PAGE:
Essential writing craft books:

Anything by Donald Maass

Anything by Natalie Goldberg

Anything by Ursula K. Le Guin (she’s written a lot about writing—LURVE!)

All the Nail Your Novel books by Roz Morris

Outlining your Novel and Structuring your Novel, plus both workbooks by K.M. Weiland

Page After Page and Chapter After Chapter by Heather Sellers

Take Joy by Jane Yolen

On Writing by Stephen King

The Right to Write by Julia Cameron

Self-editing for Writers by Browne and King

The Artful Edit by Susan Bell

Sometimes the Magic Works by Terry Brooks

Adventures in the Screen Trade and What Lie did I Tell? More Adventures in the Screen Trade by William Goldman

Story by Robert McKee

I think I’d better stop there. I have to confess to being a writing craft book junkie. It’s half of my informal learning on the subject 🙂

As far as novels and stories that I read . . . egads, I have five shelves full in my office alone. You don’t want to know how many Rubbermaid tubs I have in my basement (cause I don’t have room for them anywhere else). And don’t get me started with ebooks.

In short, I read everything. Most of my reading will be in my chosen genre, but even so, I try to alternate YA and adult fantasy, and different sub-genres of fantasy. I read classics, historical fiction, the occasional mystery and even romance novels. I read literary novels, science fiction, and the occasional horror, though I can’t confess to loving that last. I read thrillers, though I don’t enjoy them as much as some of the other genres I read. I’ll read short stories, but again, they don’t tend to be my favourites, at least so far.

I try to learn something from everything I read.

I also do the nutty and read multiple books at once. I’ll even listen to them on Audible while I walk, or work at something non-noisy, like stripping and refinishing stuff. I usually have to pause for the sanding bits, though 😀

I can’t even list my favourite authors anymore without filling a page.

And since I read so much, I have to be selective about the books I review, because I’d really rather be working on my WIPs. You know, day job and all.

So that’s Mellie’s wild world of reading.

See y’all tomorrow! Have a lovely, warm summer night!

Tipsday: Writerly Goodness found on the interwebz, June 12-18, 2016

Your writerly goodness for the week.

Most common writing mistakes, part 51: one-dimensional characters. K.M. Weiland. Helping writers become authors. Kate returns with these eight tips for editing other writers’ work while remaining friends. And . . . for the hat trick: grab readers with a multi-faceted characteristic moment.

Writing “linked novels,” a series of standalones sans spoilers. Katy Rose Guest Pryal on Writer Unboxed.

Cassandra Khaw is vexed about voice. Terribleminds.

Kristen Lamb explores using time as a literary device.

Angela Ackerman guest posts on Writers in the Storm: how to deliver critical backstory using setting.

This is where I was last weekend: Mark Medley reports on the Canadian Writers’ Summit. The Globe and Mail.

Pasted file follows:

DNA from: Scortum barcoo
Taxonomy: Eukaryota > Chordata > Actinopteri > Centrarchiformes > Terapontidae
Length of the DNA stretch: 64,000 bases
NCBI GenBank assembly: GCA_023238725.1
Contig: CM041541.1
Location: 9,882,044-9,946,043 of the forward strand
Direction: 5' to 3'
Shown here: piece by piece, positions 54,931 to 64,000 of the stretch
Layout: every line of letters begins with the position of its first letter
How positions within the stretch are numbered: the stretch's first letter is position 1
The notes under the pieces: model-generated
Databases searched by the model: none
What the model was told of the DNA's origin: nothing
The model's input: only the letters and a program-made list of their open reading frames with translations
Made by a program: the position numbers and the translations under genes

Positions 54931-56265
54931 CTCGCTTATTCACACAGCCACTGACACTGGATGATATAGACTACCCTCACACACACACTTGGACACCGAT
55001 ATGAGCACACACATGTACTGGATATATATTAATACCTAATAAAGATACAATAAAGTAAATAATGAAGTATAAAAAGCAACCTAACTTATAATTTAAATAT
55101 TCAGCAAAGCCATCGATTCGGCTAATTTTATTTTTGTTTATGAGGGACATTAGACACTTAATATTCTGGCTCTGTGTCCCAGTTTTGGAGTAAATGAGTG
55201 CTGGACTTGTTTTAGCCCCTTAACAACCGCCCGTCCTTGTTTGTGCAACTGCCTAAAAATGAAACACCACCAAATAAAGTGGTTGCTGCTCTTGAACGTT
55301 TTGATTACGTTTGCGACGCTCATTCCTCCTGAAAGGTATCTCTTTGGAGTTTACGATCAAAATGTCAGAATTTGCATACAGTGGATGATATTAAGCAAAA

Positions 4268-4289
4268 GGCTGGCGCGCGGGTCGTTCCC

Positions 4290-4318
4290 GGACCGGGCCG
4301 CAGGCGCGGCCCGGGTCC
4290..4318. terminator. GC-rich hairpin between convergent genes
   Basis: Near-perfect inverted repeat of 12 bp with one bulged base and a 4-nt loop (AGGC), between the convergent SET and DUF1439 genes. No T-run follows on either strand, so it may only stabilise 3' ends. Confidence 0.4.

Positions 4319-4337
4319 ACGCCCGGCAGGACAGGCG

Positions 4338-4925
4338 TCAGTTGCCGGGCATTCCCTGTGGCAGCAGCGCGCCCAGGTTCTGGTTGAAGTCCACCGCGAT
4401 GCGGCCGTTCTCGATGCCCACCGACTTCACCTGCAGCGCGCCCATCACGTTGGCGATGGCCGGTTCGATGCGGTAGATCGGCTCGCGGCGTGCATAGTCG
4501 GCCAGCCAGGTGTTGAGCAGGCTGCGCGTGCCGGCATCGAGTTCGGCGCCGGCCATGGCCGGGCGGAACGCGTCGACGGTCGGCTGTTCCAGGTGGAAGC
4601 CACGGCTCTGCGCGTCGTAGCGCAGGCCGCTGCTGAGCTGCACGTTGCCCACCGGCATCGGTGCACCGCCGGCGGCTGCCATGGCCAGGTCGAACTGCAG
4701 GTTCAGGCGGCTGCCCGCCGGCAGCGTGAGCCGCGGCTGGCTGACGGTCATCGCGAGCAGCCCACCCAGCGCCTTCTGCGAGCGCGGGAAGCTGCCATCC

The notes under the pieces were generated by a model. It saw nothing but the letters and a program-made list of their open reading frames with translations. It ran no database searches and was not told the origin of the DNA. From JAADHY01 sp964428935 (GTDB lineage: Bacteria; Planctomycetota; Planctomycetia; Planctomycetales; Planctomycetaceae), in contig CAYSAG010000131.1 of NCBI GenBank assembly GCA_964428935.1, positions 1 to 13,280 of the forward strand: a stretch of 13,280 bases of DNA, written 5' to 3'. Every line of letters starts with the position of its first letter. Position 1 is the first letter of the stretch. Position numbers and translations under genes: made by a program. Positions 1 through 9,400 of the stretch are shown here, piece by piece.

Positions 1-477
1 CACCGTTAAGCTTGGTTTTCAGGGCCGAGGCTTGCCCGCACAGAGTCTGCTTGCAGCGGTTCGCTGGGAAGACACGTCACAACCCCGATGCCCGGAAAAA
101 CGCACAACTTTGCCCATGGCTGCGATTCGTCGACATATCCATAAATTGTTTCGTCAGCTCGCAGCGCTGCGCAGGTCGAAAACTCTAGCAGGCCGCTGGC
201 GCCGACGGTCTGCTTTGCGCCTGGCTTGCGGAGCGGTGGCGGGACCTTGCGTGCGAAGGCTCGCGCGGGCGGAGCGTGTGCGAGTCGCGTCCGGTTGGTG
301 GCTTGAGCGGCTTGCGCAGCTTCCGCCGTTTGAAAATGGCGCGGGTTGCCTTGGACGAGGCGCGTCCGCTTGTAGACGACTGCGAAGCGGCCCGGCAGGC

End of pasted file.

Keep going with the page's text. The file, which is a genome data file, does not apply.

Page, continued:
I’m also a professional member of the CAA, so here are a couple of CWS bits of news relating to the CAA literary awards (which were presented there):

Alexis Daria covers the do’s and don’ts of querying your novel. DIYMFA.

Janet Reid warns against shopping an offer. And over on Query Shark, she posted no, no, and no.

Kameron Hurley engages in some real publishing talk: author expectation and entitlement.

Choosing the best categories for your book sales on Amazon. BookBaby.

Ceridwen Dovey wonders if reading can make you happier. The New Yorker.

Misc Magazine: The future according to women.

The Heroine Bookstore interviews A.M. Dellamonica.

John Glover writes about the life and afterlife of horror fiction on Postscripts to Darkness.

J.K. Rowling’s Harvard commencement speech.

 

Now it’s time to get writing 🙂

Tipsday

Tipsday: Writerly Goodness found on the interwebz, May 22-28, 2016

Another wonderful week of writerly goodness!

Roz Morris helps writers avoid this plotting pitfall when writing drafts at speed. Nail Your Novel.

Everyone’s getting into video. Should you? Jane Friedman on Writer Unboxed.

Barbara O’Neal makes the case for journaling. Writer Unboxed.

Dan Blank advises you to invest in yourself. Writer Unboxed.

John Vorhaus tells us how to write like the Buddha. You guessed it. Another great post from Writer Unboxed.

Lawrence MacNaughton guest posts on Janice Hardy’s Fiction University. Five questions you need to ask if your story is stuck. Later in the week, Janice is back with how to keep your characters compelling beyond the first draft.

Angela Ackerman explains how to deepen your protagonist by challenging her moral beliefs. Writers helping writers.

Sara Letourneau offers part six of the developing themes in your stories series: the inciting incident. DIYMFA. Later in the week Amy Bearce shares five marketing tips for introverts.

K.M. Weiland also wrote about theme this week: how to create a complex moral argument for your story’s theme. Helping writers become authors.

Chris Winkle shares seven great sources of conflict for romances. Mythcreants.

Steven Pressfield offers his advice on drafting: cover the canvas.

Nina Munteanu shares part two of her writer-editor relationship series: five things writers wished editors knew—and followed.